How Joan Jett Rebounded With ‘Up Your Alley’
Joan Jett and the Blackhearts' sixth studio album, Up Your Alley, was responsible for once again solidifying the determination of one of rock's most resilient bands.
Jett’s rise out of the Runaways' ashes and celebrated come-up, despite doubts by major record labels, showcased her intent to persevere and thrive. Similarly, after the critical and commercial appeal of 1981’s Bad Reputation and I Love Rock ‘n’ Roll, and 1983’s Album, Jett and the Blackhearts' hits suddenly stopped. This departure from the upper reaches of the charts would become an additional hurdle within the band's adamant stride toward success.
From 1984 to 1987, Jett and the Blackhearts released two albums, Glorious Results of a Misspent Youth and Good Music, neither of which resonated much. Jett also spent some of this time costarring with Michael J. Fox in the movie Light of Day, which was met with a varied range of reviews. Due for a musical comeback, Jett released Up Your Alley on May 23, 1988.
The album's hit single, “I Hate Myself for Loving You,” featured guitarist Mick Taylor and was co-written by Desmond Child, the songwriter who helped bring hard rock into the Top 40 in the late '80s, thanks to radio staples from Bon Jovi and Aerosmith.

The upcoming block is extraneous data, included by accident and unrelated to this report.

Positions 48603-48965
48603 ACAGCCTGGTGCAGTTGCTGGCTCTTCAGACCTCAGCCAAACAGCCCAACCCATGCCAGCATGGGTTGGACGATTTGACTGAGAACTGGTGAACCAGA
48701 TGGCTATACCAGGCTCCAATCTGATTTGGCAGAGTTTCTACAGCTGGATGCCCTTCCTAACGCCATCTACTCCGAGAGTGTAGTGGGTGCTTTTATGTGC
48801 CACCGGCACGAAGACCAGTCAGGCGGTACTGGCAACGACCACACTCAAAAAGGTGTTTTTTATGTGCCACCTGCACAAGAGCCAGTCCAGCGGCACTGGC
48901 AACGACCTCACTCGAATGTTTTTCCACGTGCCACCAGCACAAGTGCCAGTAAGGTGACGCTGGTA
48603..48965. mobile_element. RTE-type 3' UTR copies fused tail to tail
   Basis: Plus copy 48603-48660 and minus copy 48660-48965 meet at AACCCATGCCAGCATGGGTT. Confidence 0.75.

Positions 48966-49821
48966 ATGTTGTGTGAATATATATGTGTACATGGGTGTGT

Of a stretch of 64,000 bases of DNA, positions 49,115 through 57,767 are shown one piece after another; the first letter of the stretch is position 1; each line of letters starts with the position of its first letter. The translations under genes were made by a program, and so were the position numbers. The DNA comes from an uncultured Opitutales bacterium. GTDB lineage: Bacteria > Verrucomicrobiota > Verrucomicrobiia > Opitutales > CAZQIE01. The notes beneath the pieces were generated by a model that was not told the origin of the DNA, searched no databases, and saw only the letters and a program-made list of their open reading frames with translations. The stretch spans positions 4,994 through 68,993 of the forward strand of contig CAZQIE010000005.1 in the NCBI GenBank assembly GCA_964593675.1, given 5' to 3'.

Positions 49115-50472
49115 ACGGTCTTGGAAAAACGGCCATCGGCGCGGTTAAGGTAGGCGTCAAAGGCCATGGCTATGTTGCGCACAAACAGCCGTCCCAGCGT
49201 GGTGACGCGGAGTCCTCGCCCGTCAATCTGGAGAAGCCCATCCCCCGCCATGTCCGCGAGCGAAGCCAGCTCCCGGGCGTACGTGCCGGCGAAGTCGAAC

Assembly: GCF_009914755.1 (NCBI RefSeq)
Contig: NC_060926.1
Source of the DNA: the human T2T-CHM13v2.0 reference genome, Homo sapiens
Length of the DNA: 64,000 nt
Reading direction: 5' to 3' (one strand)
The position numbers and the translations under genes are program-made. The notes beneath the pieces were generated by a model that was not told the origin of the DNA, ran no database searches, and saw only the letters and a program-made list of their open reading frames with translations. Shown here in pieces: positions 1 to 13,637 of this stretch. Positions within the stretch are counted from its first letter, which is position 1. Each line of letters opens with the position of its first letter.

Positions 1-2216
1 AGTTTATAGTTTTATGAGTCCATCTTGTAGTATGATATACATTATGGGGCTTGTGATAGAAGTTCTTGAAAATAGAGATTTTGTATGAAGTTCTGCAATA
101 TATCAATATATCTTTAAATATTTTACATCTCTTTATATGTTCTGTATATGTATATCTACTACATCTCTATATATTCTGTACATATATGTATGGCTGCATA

Watch Joan Jett and the Blackhearts' Video for 'I Hate Myself for Loving You'
Reaching No. 8, “I Hate Myself for Loving You” became Jett’s first hit single since her cover of Tommy James and the Shondells' “Crimson and Clover” made it to the Top 10 in 1982. The song is also notable for being Jett's only Grammy Award nomination for Best Rock Performance by a Duo or Group With Vocal.
The song was later included in the Guitar Hero video game, in the Rock of Ages Broadway musical and then reworked for the opening theme for NBC's Football Night in America. It's also showed up in several movies over the years, including an appearance years later in 2018’s Ready Player One.